Former colleague and longtime editor of PC Magazine (RIP...it's only a web site now) Michael Miller wrote an interesting column about some of the latest Openstack developments. But in reading this, I am not sure cloud providers supporting these standards resolves the lock-in in issue. OpenStack's big summit was today and yesterday in San Diego.
That's according to a survey of 100 IT managers, 48% of whom said they plan to standardize on Microsoft OSes -- Windows Phone 7.5 and 8 and Windows RT tablet -- for their mobile platform. The survey was written up in an IDG News Service story and was conducted by ThinkEquity, a finance and research concern. Three months ago, Microsoft's share was 44% in the same survey.
Please comment if this does or doesn't dovetail with your mobile strategy.
I don't agree with David Linthicum's post in InfoWorld that contends the IaaS and PaaS markets will no longer support smaller providers. He also argues that the little guys will have to exit those markets and find something else to do.
While getting into the cloud fast can seem attractive, a deliberate step-by-step approach is the wisest course. Rushing to the cloud without considering all its implications is not a good idea. So here are five steps to consider as you evaluate cloud options.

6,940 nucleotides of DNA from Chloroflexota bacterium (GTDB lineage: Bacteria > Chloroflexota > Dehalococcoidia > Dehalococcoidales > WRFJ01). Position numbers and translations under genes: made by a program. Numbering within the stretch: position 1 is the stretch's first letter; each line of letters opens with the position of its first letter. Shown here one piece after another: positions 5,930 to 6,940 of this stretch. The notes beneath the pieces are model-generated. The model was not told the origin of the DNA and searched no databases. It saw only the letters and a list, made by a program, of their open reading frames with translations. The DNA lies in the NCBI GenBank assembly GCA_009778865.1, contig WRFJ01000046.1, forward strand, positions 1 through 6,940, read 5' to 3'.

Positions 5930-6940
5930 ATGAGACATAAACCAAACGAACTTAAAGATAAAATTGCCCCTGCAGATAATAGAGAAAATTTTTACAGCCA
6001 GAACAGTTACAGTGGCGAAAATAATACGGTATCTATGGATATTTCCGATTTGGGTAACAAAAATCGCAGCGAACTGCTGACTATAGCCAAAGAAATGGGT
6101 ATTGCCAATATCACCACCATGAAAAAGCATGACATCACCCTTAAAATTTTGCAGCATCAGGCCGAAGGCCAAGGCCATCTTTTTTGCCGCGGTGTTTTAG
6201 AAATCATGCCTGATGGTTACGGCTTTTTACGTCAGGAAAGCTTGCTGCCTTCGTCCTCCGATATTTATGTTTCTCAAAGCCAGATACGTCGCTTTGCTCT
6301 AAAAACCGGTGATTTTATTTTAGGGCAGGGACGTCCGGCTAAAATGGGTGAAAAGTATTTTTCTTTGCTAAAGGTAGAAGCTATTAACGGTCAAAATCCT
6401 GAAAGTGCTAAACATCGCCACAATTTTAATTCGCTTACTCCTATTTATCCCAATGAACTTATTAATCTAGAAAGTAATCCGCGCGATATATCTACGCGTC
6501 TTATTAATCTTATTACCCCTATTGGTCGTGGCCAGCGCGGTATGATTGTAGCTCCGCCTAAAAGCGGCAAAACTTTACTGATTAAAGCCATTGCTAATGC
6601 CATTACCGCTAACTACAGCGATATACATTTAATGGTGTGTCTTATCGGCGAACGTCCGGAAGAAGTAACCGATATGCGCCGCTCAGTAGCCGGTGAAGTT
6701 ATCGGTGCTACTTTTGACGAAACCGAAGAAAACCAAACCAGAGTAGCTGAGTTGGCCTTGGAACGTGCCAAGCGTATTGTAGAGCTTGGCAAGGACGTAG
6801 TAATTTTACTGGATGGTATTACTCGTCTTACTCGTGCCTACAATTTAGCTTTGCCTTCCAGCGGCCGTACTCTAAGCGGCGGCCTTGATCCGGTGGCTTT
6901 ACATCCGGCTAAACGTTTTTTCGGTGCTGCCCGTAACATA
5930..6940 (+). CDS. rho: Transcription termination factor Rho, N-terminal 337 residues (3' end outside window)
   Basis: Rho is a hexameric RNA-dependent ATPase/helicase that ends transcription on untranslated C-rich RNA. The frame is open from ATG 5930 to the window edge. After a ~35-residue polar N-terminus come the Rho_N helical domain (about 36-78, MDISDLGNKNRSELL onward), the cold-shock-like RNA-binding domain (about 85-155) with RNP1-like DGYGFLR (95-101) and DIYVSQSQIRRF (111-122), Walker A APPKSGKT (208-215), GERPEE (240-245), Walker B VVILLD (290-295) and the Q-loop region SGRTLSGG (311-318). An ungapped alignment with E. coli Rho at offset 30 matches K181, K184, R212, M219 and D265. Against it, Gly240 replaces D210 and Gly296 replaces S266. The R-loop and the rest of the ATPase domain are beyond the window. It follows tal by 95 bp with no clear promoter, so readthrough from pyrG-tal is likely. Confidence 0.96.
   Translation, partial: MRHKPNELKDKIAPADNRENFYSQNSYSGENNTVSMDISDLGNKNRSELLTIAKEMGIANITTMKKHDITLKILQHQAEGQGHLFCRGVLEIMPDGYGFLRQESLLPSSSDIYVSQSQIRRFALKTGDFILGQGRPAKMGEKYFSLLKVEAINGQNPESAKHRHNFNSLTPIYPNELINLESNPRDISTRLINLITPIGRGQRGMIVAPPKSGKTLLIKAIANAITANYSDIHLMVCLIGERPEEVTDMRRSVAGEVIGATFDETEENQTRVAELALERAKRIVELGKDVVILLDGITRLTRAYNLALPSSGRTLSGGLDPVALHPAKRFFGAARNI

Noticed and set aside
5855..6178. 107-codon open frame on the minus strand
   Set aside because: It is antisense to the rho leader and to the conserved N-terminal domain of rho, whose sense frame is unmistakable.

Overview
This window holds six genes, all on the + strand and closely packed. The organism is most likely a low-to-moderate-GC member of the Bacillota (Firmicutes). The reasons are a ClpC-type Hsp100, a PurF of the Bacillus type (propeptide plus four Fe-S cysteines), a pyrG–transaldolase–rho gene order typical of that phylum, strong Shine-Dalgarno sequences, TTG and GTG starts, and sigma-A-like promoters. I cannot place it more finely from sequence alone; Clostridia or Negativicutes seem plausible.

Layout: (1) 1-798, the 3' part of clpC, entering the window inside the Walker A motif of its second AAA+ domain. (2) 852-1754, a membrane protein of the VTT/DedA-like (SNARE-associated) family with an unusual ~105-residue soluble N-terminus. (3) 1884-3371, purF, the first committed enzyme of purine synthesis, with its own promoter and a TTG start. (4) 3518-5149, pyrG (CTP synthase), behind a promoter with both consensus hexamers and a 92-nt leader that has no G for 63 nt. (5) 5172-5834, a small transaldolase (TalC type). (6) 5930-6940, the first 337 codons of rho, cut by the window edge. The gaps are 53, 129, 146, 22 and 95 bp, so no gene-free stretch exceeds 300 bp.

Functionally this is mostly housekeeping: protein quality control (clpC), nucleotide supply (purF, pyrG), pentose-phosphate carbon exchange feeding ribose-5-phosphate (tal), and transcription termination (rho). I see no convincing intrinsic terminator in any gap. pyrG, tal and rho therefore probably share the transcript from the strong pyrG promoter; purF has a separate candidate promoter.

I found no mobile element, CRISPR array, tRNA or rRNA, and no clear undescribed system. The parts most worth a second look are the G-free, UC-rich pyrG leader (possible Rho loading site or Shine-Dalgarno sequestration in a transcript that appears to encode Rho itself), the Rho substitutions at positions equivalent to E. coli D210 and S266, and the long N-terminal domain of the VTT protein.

Companies are adopting the cloud as they realize more and more benefits. Few jump in whole hog based on the cloud hype and there's been plenty of that. Still, as the cloud becomes more mainstream, new terms crop up.
By 2030, the amount of data is forecast to have grown to 1 Yottabyte (a lotta bytes, for sure...think 1 followed by 24 zeroes). That was the prediction of Martin Saddler from HPLabs, who I heard make a presentatation in London a few weeks ago.
Family photos are a staple in my family. I've taken lots of them on trips and special occasions.
My conversion from film to digital occurred 15 years ago and I've scanned about 350 GB worth of print photos on my system. I have multiple copies on separate drives and a number of them have been burned on DVDs. But you know, I don’t want to lose the family history. So, I finally decided to keep an extra copy in the cloud. I should have done that a long time ago, but you know how these things go.
A couple weeks ago I wrote a blog entry about the need of doing your homework when embracing open source software as you have no vendor to turn to. One question that was raised was why this could not be done once and for all by a trusted organization. For some open source software, this is done. It’s called a distribution.